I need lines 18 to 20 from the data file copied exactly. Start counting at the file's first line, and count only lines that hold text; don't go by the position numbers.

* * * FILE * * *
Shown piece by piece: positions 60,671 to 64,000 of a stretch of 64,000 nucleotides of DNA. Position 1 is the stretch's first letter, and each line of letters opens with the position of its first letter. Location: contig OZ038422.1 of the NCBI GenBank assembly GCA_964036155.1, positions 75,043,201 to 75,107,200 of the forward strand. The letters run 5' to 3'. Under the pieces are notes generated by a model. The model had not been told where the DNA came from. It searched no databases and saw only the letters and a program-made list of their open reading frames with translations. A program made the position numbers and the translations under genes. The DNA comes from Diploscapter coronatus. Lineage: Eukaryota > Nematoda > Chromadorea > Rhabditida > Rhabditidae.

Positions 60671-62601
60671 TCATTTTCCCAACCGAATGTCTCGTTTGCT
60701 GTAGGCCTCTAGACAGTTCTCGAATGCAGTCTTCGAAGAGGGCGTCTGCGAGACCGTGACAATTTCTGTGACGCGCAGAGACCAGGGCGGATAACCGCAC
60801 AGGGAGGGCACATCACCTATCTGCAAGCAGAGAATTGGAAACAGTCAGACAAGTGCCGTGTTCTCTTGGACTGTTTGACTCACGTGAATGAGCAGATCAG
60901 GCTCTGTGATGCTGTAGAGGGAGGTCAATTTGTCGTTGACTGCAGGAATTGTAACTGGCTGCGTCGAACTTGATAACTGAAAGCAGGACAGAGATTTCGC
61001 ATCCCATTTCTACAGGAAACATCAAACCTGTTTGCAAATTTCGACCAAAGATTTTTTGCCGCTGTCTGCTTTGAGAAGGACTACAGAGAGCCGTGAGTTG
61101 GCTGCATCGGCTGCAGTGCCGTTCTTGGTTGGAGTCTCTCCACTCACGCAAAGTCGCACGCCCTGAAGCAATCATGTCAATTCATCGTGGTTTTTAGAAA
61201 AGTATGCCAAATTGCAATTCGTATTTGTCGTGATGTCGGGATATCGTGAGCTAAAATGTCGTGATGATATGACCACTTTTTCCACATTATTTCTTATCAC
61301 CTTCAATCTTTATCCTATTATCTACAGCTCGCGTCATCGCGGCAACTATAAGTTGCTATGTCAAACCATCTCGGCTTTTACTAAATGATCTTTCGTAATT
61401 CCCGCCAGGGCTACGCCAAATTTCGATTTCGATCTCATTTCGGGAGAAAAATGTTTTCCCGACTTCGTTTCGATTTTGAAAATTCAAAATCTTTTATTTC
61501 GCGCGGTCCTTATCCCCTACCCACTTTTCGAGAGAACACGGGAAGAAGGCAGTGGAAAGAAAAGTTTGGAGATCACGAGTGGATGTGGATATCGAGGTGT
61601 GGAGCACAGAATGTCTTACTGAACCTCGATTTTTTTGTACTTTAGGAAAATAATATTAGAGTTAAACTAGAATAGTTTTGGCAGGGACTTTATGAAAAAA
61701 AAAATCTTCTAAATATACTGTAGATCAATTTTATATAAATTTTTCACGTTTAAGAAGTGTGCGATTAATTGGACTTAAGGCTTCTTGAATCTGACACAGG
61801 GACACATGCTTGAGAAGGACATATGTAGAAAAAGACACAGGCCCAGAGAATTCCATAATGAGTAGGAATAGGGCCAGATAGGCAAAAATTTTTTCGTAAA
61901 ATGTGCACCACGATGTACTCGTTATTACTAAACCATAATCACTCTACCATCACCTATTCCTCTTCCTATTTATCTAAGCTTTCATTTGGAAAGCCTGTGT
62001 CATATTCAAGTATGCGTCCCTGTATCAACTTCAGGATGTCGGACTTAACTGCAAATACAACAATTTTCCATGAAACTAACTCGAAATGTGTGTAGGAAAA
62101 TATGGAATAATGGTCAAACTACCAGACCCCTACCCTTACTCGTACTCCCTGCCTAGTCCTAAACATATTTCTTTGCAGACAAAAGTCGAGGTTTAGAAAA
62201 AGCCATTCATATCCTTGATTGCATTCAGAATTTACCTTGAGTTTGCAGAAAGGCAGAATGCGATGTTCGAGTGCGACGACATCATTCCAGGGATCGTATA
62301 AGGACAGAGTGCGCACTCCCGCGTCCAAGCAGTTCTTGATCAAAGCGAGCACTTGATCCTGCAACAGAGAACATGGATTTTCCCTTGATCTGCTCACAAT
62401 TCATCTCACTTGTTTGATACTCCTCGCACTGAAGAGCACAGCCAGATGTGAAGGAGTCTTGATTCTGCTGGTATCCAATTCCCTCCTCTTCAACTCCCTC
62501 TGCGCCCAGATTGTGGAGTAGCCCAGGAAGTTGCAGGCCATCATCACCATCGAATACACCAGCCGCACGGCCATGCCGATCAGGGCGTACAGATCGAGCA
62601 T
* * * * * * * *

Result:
62101 TATGGAATAATGGTCAAACTACCAGACCCCTACCCTTACTCGTACTCCCTGCCTAGTCCTAAACATATTTCTTTGCAGACAAAAGTCGAGGTTTAGAAAA
62201 AGCCATTCATATCCTTGATTGCATTCAGAATTTACCTTGAGTTTGCAGAAAGGCAGAATGCGATGTTCGAGTGCGACGACATCATTCCAGGGATCGTATA
62301 AGGACAGAGTGCGCACTCCCGCGTCCAAGCAGTTCTTGATCAAAGCGAGCACTTGATCCTGCAACAGAGAACATGGATTTTCCCTTGATCTGCTCACAAT